ROCK SPRINGS, Pa. — One Penn State researcher is convinced that misuse of antibiotics in animal herds is more of a problem than subtherapeutic use on farms.
David Wolfgang, Penn State Department of veterinary and biomedical sciences, spoke at Ag Progress Days Aug. 17 about the debate concerning the use of antibiotics in flocks and herds.
Wolfgang said the average cost to develop a veterinary antibiotic is $12 million, which makes it a very expensive undertaking and underscores why it is so important to make sure they are being used properly.
There are three reasons why farmers use antibiotics in food animals: fighting disease, preventing disease and promoting growth. The biggest use is for therapeutic use in combating disease.
Wolfgang said research shows what many already know — there is overuse and misuse in both human and veterinary antibiotics.
He said the biggest problem with veterinary medications is the cost associated with the use of them in an animal. Wolfgang said farmers lose more money than the consumer realizes because of the use of antibiotics. They lose twice if the animal is a milk producer, because the milk has to be thrown out and the cost of the medicine.
Wolfgang said this sometimes forces farmers to stop using the antibiotics before finishing the prescribed course of treatment, which means the bacteria can eventually develop a resistance to the bacteria.
Another faulty practice Wolfgang has witnessed is the farmer giving an animal leftover medication from another cow.
Wolfgang also touched on the use of subtherapeutic antibiotics in herds. He described the process as a low dose of antibiotics in food or water given to the animals to prevent a disease outbreak.
He said his research has shown that if you use subtherapeutic antibiotics, then the herd doesn’t use nearly as much antibiotics for therapeutic use, meaning the disease risk is lower.
“It’s very unusual for people to get sick in the United States on U.S.-raised foods,” Wolfgang said.
However, he pointed out, countries like Mexico don’t have the same regulations and that can create problems.
He also said there are certain antibiotics that can be used in horses, but not in cattle, and that can also create problems because horse meat is very popular in Mexico, so someone visiting that country can get sick if they don’t know where their meat came from or what it may really be.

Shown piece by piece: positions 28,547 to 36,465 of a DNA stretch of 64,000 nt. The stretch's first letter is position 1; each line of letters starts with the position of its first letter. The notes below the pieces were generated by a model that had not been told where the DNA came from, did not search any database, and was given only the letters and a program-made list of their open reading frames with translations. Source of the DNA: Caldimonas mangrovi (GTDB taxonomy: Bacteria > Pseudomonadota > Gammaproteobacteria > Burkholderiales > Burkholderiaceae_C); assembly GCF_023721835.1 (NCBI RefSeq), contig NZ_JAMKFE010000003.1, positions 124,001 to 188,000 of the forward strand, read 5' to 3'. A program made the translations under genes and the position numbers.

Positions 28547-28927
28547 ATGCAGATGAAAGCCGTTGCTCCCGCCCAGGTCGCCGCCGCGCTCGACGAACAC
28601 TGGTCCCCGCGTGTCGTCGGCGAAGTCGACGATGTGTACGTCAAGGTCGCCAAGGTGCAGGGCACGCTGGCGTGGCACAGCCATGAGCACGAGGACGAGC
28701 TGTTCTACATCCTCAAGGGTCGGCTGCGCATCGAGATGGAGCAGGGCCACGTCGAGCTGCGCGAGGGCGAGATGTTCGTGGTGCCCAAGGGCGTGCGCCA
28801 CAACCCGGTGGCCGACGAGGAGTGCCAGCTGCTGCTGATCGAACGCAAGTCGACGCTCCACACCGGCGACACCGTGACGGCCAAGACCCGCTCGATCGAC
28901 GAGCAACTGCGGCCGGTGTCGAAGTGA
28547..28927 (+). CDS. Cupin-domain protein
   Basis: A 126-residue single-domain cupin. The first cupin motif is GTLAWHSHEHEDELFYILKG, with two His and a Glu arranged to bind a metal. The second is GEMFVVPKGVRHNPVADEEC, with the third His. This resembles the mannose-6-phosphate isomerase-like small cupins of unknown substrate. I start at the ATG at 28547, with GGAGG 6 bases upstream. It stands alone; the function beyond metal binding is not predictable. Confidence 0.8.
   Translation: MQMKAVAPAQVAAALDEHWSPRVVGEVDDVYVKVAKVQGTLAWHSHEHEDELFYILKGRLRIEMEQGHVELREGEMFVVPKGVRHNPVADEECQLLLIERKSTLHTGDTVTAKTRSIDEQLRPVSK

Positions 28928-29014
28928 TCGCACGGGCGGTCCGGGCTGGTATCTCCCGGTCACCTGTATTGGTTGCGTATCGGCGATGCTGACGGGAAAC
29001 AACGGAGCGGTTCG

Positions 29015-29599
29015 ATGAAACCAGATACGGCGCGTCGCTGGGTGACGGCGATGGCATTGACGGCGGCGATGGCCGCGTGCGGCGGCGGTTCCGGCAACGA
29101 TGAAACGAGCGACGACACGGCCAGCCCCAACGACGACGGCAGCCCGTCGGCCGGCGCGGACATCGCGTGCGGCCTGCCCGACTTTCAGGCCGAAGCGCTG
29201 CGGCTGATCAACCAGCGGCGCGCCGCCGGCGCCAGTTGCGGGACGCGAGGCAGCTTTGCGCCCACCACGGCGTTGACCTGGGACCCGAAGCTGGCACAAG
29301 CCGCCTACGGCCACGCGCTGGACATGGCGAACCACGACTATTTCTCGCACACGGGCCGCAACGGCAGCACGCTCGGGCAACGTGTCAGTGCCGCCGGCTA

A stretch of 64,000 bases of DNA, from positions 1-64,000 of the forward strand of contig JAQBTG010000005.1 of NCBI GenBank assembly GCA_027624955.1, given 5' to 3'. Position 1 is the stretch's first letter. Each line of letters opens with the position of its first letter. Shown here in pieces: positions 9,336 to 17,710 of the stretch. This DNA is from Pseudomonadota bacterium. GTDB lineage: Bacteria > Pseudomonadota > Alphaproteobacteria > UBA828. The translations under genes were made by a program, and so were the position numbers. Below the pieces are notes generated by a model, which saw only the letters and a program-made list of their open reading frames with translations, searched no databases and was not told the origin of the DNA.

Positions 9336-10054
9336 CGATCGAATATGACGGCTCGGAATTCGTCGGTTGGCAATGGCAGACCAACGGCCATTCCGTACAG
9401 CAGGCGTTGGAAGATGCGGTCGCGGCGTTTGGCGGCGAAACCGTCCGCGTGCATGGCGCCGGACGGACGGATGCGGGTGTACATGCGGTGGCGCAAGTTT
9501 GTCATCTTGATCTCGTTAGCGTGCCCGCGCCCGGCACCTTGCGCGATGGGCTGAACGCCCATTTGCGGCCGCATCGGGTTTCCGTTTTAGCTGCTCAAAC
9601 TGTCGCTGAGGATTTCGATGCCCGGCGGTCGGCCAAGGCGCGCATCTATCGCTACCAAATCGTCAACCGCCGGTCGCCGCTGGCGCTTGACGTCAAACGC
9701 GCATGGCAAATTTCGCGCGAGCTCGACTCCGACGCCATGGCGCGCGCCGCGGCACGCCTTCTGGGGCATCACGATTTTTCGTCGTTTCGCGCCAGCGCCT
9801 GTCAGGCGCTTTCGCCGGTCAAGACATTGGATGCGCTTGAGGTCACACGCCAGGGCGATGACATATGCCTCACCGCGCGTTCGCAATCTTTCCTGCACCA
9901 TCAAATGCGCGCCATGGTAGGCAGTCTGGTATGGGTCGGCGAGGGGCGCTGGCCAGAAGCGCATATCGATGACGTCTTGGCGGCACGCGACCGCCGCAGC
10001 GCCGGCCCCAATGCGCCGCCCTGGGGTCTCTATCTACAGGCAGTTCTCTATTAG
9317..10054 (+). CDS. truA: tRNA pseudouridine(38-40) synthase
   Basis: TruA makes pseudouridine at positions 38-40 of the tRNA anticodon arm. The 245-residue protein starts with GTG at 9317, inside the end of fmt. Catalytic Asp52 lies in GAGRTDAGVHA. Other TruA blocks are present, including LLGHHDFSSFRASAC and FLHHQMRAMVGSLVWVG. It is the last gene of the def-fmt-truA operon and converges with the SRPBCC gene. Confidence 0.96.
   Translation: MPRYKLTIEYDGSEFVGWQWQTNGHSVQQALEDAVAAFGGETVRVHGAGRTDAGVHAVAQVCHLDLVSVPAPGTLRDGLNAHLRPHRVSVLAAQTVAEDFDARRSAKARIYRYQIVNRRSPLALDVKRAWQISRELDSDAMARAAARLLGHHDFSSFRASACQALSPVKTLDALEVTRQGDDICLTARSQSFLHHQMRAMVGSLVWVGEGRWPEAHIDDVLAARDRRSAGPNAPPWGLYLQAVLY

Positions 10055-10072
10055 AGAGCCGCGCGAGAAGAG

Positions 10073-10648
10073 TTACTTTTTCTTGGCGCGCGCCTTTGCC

Denmark is one nation that has banned subtherapeutic antibiotic use. Wolfgang said, however, they have a higher mortality rate in their hog production, especially during weaning.
In addition, research shows a higher residue in the meat in Denmark herds using antibiotics for therapeutic use (meaning just using the drugs when an illness breaks out).
“Research shows intervening early with antibiotics often keeps the entire herd safe and healthy,” Wolfgang said.
He said the use of antibiotics for growth promotion began in the 1950s and has since been widely debated.
Wolfgang said there are environmental costs to consider if farmers don’t use them. He said it would require 25-60 more million acres of land to raise our food supply without the use of antibiotics for growth promotion. He said that an average organic broiler takes about 87 days to grow. With a conventional broiler, it takes 40. The environment is impacted because that is twice the amount of fertilizer being added to the ground from the waste of the broiler.
But what can’t be stressed enough about human or animal antibiotics, Wolfgang said, is that they need to be used smarter.
He said farmers must follow the course of action prescribed by a veterinarian, and that finish the prescription, as well.
Bottom line, Wolfgang said, and based on evidence, using the antibiotics is smarter than banning them entirely.
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